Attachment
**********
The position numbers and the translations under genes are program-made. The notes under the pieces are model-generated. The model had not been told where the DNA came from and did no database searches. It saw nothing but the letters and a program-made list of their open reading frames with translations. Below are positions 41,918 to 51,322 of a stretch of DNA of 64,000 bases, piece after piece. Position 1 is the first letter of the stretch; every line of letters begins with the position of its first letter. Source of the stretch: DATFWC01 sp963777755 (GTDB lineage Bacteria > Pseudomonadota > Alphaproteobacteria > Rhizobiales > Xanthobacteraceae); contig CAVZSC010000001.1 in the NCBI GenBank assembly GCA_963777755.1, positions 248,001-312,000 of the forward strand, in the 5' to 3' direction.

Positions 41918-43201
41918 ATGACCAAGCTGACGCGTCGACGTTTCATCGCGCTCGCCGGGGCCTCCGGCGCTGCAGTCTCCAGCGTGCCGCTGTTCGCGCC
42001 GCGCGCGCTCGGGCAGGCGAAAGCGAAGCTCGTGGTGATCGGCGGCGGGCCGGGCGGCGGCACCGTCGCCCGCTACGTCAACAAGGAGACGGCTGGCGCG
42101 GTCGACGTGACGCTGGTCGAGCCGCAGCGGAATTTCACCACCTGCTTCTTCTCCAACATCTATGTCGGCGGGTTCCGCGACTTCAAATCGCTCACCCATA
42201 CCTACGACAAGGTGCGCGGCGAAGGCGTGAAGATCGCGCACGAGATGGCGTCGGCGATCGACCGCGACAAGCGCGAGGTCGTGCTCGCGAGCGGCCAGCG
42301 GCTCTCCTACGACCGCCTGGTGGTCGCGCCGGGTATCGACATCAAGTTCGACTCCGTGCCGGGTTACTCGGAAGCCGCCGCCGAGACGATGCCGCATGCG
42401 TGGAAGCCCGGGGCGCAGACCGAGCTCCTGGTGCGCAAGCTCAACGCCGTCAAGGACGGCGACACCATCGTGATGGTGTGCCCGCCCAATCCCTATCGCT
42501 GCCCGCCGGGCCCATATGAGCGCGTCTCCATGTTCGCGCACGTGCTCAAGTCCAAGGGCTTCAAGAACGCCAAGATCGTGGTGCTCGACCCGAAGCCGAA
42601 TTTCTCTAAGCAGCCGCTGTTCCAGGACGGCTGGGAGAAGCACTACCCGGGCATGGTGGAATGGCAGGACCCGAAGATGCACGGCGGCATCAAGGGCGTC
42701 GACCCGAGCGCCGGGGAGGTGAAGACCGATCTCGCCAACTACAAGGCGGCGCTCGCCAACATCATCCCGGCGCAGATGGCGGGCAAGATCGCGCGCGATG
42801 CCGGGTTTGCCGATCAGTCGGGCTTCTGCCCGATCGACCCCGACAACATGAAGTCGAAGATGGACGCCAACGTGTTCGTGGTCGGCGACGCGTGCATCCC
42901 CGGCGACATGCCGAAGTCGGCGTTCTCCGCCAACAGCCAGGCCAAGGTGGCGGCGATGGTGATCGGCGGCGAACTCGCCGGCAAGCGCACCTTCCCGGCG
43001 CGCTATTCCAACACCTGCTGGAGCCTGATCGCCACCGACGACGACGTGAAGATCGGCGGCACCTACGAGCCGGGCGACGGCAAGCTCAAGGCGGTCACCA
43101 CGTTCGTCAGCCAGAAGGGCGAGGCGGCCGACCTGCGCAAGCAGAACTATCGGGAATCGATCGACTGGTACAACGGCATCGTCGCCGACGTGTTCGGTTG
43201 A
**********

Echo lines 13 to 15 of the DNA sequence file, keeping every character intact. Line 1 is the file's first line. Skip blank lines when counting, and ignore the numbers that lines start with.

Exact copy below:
42901 CGGCGACATGCCGAAGTCGGCGTTCTCCGCCAACAGCCAGGCCAAGGTGGCGGCGATGGTGATCGGCGGCGAACTCGCCGGCAAGCGCACCTTCCCGGCG
43001 CGCTATTCCAACACCTGCTGGAGCCTGATCGCCACCGACGACGACGTGAAGATCGGCGGCACCTACGAGCCGGGCGACGGCAAGCTCAAGGCGGTCACCA
43101 CGTTCGTCAGCCAGAAGGGCGAGGCGGCCGACCTGCGCAAGCAGAACTATCGGGAATCGATCGACTGGTACAACGGCATCGTCGCCGACGTGTTCGGTTG